Raymond A. Dart, Skill and Poise:  Articles on Skill, Poise and the F.M. Alexander Technique (STAT Books, 1996, ISBN 0-9519304-5-1 hardback), edited by Alexander Murray.  This volume includes Dart’s articles “Voluntary Musculature of the Human Body: The Double-Spiral Arrangement (1950)”, “The Postural Aspects of Malocclusion (1946)”, “The Attainment of Poise (1947)”, and Alexander Murray’s “The Dart Procedures”.

Marion Goldberg, ed., Beginning from the Beginning: The Growth of Understanding and Skill (1996, spiral bound).  This is a series of interviews with Joan and Alex Murray about their history of learning from Dart and their development of his procedures in relation to the Alexander Technique. It includes photos of babies learning movement juxtaposed on photos of Alexander Technique and Dart Procedures performed by adults.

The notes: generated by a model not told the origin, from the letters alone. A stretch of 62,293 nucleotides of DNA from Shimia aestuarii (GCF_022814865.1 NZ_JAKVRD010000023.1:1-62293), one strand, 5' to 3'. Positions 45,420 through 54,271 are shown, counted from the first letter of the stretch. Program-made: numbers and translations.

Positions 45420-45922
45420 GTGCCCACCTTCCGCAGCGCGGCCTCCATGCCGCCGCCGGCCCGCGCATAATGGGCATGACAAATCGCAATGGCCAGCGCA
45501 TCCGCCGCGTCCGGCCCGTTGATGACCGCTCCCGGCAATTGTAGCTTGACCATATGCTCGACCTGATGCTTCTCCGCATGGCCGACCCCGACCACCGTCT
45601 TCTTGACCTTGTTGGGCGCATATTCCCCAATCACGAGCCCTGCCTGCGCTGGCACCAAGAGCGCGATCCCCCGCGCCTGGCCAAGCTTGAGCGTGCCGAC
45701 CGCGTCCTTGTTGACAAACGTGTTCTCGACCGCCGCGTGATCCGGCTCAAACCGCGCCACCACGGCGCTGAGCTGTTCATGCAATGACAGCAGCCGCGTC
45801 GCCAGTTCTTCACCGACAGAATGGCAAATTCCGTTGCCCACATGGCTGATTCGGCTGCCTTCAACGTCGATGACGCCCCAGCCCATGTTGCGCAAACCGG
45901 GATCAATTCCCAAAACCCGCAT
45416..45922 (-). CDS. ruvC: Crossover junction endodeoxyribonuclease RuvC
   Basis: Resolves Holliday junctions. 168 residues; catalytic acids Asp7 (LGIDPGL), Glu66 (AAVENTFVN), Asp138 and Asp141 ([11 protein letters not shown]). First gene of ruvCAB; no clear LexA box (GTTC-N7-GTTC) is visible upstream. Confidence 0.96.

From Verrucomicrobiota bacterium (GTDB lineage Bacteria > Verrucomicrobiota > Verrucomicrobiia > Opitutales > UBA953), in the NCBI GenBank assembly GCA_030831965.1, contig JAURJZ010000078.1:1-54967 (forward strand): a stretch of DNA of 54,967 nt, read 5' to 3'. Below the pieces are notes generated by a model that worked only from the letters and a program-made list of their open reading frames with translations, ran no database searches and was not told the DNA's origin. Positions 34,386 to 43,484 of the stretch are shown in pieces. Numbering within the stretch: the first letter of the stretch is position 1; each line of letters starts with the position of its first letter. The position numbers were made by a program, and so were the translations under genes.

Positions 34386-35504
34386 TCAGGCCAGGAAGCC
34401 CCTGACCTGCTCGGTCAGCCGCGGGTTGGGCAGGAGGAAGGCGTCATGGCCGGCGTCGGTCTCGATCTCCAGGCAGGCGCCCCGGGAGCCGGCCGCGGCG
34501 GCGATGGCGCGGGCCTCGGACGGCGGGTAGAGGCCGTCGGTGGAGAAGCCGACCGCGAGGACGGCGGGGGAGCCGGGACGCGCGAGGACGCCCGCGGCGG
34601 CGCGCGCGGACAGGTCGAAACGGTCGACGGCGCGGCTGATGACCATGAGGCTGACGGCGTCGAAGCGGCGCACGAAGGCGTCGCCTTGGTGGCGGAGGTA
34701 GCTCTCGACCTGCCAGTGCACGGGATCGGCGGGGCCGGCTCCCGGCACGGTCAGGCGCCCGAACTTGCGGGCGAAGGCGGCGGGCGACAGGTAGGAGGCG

Rebecca Nettl-Fiol & Luc Vanier, Dance and the Alexander Technique: Exploring the Missing Link (University of Illinois Press, 2011, ISBN 978-0-252-07793-7 paper). This book includes a DVD demonstrating the Dart Procedures.  It is written by 2 students and close collaborators of the Murrays.

© Erik Bendix 2012